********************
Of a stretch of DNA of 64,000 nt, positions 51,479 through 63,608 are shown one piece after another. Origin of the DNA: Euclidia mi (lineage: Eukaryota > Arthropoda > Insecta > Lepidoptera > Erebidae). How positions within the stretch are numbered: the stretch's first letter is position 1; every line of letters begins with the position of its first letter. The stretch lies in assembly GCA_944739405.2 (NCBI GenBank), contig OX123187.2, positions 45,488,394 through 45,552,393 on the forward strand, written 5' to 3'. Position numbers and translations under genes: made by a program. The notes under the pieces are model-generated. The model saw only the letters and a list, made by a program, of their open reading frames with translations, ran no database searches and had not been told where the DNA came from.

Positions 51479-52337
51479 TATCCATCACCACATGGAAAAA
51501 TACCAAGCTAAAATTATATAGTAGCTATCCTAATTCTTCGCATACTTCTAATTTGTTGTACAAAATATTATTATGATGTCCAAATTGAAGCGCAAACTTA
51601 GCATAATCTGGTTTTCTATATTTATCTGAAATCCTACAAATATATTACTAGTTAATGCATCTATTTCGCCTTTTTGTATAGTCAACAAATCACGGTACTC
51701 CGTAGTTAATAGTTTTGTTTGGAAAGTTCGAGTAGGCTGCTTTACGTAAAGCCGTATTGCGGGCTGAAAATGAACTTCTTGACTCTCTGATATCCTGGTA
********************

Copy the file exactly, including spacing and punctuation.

Of a stretch of DNA of 64,000 nt, positions 51,479 through 63,608 are shown one piece after another. Origin of the DNA: Euclidia mi (lineage: Eukaryota > Arthropoda > Insecta > Lepidoptera > Erebidae). How positions within the stretch are numbered: the stretch's first letter is position 1; every line of letters begins with the position of its first letter. The stretch lies in assembly GCA_944739405.2 (NCBI GenBank), contig OX123187.2, positions 45,488,394 through 45,552,393 on the forward strand, written 5' to 3'. Position numbers and translations under genes: made by a program. The notes under the pieces are model-generated. The model saw only the letters and a list, made by a program, of their open reading frames with translations, ran no database searches and had not been told where the DNA came from.

Positions 51479-52337
51479 TATCCATCACCACATGGAAAAA
51501 TACCAAGCTAAAATTATATAGTAGCTATCCTAATTCTTCGCATACTTCTAATTTGTTGTACAAAATATTATTATGATGTCCAAATTGAAGCGCAAACTTA
51601 GCATAATCTGGTTTTCTATATTTATCTGAAATCCTACAAATATATTACTAGTTAATGCATCTATTTCGCCTTTTTGTATAGTCAACAAATCACGGTACTC
51701 CGTAGTTAATAGTTTTGTTTGGAAAGTTCGAGTAGGCTGCTTTACGTAAAGCCGTATTGCGGGCTGAAAATGAACTTCTTGACTCTCTGATATCCTGGTA